She returns to Hastings Arts Forum for a second solo exhibition with another collection of work inspired by her quirky sense of humour and positivity – aiming to bring a few smiles!



An exhibition of five artists whose journey follows on from the drawn line and mark making with an experimental approach. Showing the development of ideas culminating with the use of varied media for example clay, print, stitch and paint.

A group show from Helen Rawlinson, Yvette Glaze, Claire Eva Burton, Jane Sarre and Sarah Seymore


Self Portrait Exhibition

An exhibition of self-portraits from Hastings Arts Forum members
Open Evening 8th March 2019 6.30 – 8.30pm


Hastings Arts Forum’s Creative Christmas Fair 2018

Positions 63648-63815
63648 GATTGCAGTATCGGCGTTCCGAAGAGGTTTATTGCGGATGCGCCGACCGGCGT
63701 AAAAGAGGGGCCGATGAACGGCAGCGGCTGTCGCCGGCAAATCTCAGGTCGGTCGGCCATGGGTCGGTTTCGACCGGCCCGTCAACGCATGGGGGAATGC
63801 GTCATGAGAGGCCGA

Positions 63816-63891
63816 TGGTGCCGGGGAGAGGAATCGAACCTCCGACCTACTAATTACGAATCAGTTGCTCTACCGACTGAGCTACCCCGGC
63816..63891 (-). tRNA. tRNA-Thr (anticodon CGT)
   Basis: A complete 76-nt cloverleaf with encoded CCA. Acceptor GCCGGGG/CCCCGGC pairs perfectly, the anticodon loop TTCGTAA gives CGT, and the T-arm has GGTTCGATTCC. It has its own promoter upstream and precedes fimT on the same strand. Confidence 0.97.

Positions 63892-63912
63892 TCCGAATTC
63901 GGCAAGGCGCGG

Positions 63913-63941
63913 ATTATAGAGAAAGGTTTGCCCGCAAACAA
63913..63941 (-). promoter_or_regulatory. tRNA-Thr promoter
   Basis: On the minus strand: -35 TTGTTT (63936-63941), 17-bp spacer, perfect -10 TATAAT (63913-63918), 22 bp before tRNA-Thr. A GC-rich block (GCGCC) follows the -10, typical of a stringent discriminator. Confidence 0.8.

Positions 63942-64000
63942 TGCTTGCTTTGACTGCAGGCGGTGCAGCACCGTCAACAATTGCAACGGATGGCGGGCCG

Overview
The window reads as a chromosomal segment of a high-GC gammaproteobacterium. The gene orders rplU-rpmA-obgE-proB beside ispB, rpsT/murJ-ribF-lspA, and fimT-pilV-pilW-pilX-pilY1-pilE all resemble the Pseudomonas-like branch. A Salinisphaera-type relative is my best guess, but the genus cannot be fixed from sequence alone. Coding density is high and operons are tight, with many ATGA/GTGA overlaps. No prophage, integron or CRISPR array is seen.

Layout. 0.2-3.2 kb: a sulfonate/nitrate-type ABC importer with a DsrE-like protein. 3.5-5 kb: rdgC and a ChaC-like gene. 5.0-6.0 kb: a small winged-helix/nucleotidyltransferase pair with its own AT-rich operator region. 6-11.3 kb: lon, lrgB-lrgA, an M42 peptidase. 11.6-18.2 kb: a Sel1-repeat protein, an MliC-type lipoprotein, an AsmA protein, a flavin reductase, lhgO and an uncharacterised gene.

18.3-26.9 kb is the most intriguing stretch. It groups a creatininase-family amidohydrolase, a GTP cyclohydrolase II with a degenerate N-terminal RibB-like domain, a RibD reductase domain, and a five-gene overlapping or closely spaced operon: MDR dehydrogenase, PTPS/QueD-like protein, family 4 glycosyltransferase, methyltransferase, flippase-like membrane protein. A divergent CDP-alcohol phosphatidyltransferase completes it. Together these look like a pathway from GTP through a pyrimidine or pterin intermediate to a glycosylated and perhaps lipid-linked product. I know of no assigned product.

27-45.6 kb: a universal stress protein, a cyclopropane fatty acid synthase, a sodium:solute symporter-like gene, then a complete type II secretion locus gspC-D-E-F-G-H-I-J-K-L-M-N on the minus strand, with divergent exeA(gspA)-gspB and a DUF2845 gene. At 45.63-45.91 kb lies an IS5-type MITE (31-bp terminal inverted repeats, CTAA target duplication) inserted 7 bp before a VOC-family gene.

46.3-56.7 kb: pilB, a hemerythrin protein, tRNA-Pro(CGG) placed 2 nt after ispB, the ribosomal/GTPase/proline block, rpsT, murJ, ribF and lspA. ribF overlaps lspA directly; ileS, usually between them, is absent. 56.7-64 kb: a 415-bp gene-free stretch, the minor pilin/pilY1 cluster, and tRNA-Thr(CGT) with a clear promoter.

The Forum’s Christmas Fair is an opportunity for members to show and sell thier handmade arts and crafts in our elegant and popular venue.  Always well attended, the event it seen by many as a traditional part of their Christmas shopping experience.

Creative Christmas is a curated show, exhibitors are selected based on the quality and uniqueness of their work, ensuring a broad range of beautiful, high quality artefacts.

For expressions of interest, please request an application.
Contact April Yasamee –


Not the Final Major Project

Photohastings and Brighton Photo Fringe present Not the Final Major Project, a collaborative exhibition as part of a season celebrating photographic practice throughout the South East.